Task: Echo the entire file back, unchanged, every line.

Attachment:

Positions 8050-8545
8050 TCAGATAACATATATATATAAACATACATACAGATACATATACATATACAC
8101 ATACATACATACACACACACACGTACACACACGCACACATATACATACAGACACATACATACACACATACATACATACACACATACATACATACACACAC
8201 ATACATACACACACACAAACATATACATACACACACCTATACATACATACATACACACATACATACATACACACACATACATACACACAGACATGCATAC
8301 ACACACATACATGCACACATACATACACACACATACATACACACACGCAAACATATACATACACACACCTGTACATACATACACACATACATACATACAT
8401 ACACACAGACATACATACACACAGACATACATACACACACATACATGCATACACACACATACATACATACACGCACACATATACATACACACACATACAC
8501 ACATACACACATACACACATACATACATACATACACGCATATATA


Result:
Positions 8050-8545
8050 TCAGATAACATATATATATAAACATACATACAGATACATATACATATACAC
8101 ATACATACATACACACACACACGTACACACACGCACACATATACATACAGACACATACATACACACATACATACATACACACATACATACATACACACAC
8201 ATACATACACACACACAAACATATACATACACACACCTATACATACATACATACACACATACATACATACACACACATACATACACACAGACATGCATAC
8301 ACACACATACATGCACACATACATACACACACATACATACACACACGCAAACATATACATACACACACCTGTACATACATACACACATACATACATACAT
8401 ACACACAGACATACATACACACAGACATACATACACACACATACATGCATACACACACATACATACATACACGCACACATATACATACACACACATACAC
8501 ACATACACACATACACACATACATACATACATACACGCATATATA